Take the 2-minute tour ×
Stack Overflow is a question and answer site for professional and enthusiast programmers. It's 100% free, no registration required.

I have a certificate (for example this one) saved in a local file. Using openssl from the command line, how can I display the entire chain from this certificate to a root CA? I tried:

openssl verify -verbose -purpose sslserver -CApath /etc/ssl/certs InCommonServerCA.txt

and got this confusing output that only seems to show the leaf certificate:

InCommonServerCA.txt: C = US, O = Internet2, OU = InCommon, CN = InCommon Server CA
error 26 at 0 depth lookup:unsupported certificate purpose
OK

Any ideas?

share|improve this question
add comment

1 Answer

up vote 3 down vote accepted

If you want to verify the chain and purpose, your openssl command is correct. The "OK" indicates the chain verifies. The error indicates there is an issue with that certificate being used for an sslserver purpose. It looks like your certificate is a CA cert, not a leaf cert.

What kind of chain info are you trying to display? You could look at the subject and issuer fields to show chaining. The verify command you used above proves that the one cert signed the other cert.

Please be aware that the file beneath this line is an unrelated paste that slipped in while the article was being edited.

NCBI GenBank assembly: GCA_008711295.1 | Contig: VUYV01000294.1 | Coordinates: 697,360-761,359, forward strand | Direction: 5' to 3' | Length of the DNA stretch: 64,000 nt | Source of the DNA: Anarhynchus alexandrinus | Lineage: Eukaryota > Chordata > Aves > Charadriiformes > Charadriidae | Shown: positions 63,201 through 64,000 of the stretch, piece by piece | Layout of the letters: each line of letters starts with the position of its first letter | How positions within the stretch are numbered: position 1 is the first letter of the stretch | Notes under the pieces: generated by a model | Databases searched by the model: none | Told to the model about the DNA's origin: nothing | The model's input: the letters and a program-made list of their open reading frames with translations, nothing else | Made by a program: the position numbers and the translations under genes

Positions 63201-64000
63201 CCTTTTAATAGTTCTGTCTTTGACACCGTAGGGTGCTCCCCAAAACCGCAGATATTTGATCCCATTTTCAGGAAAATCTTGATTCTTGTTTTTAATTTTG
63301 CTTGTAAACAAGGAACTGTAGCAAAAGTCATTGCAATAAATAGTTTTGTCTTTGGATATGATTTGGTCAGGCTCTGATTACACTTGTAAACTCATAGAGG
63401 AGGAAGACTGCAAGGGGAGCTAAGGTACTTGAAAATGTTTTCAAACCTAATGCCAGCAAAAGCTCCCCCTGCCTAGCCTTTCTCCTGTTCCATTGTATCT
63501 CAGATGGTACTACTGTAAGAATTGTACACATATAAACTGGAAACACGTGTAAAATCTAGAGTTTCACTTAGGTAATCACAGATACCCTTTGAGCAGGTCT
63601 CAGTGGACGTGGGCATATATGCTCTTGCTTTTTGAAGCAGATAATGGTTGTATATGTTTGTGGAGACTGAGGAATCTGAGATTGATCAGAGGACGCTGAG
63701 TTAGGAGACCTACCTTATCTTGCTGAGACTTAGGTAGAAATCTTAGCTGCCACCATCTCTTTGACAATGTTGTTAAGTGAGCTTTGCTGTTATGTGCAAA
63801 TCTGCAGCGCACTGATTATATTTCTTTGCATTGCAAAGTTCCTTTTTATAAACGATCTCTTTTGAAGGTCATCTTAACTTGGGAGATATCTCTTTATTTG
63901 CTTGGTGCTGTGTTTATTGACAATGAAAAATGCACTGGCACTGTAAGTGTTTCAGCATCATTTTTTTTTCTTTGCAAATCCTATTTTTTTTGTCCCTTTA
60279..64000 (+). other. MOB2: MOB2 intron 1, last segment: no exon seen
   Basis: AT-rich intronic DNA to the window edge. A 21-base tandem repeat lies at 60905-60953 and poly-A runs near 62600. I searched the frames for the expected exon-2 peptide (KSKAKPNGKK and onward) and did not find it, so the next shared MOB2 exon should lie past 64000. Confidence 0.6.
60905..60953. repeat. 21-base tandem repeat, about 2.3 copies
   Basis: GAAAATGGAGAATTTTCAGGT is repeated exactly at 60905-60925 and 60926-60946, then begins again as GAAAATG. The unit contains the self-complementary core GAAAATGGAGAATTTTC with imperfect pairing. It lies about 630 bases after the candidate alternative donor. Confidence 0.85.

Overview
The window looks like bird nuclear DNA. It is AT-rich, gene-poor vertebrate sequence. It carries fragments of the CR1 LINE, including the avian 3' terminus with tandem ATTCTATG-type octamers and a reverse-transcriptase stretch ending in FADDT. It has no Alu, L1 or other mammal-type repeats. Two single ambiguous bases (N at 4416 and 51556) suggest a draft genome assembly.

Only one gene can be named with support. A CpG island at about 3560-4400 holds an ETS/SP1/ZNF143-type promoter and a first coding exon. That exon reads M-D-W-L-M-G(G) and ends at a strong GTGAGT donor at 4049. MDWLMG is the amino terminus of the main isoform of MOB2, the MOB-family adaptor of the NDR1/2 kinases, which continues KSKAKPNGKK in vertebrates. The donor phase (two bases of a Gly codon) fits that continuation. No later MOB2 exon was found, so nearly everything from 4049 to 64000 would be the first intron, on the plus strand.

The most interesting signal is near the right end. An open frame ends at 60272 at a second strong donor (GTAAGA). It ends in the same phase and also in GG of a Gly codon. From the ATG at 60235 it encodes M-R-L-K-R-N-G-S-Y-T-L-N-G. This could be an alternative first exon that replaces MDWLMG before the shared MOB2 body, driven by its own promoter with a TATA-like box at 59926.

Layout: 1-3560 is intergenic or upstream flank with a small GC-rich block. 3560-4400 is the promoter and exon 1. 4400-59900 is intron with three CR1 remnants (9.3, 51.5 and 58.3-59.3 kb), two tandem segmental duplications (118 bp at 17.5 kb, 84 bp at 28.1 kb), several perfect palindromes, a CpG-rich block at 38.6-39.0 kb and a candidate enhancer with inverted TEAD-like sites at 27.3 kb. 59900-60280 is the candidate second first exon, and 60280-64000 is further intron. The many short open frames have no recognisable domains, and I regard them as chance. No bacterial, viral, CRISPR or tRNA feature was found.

share|improve this answer
1  
I guess I expected to see the whole chain in the output, i.e. all intermediate certs (none in this case) and finally the root CA cert. Instead, my current understanding is that I can only see that if I follow the chain by hand, open the certs one by one, and look at the issuer field. –  cberzan Sep 12 '13 at 16:15
1  
If the certificates are in place on a server, you can use openssl as a client to display the chain. For example, to see the certificate chain that eTrade uses: openssl s_client -connect www.etrade.com:443 -showcerts. Also, if you have the root and intermediate certs in your trusted certs on Windows, you can double-click the cert file, then go to the "Certification Path" tab to see the chain. If the CA/intermediate certs are not trusted, you will only see the single cert in the path. –  gtrig Sep 12 '13 at 17:16
add comment

Your Answer

 
discard

By posting your answer, you agree to the privacy policy and terms of service.

Not the answer you're looking for? Browse other questions tagged or ask your own question.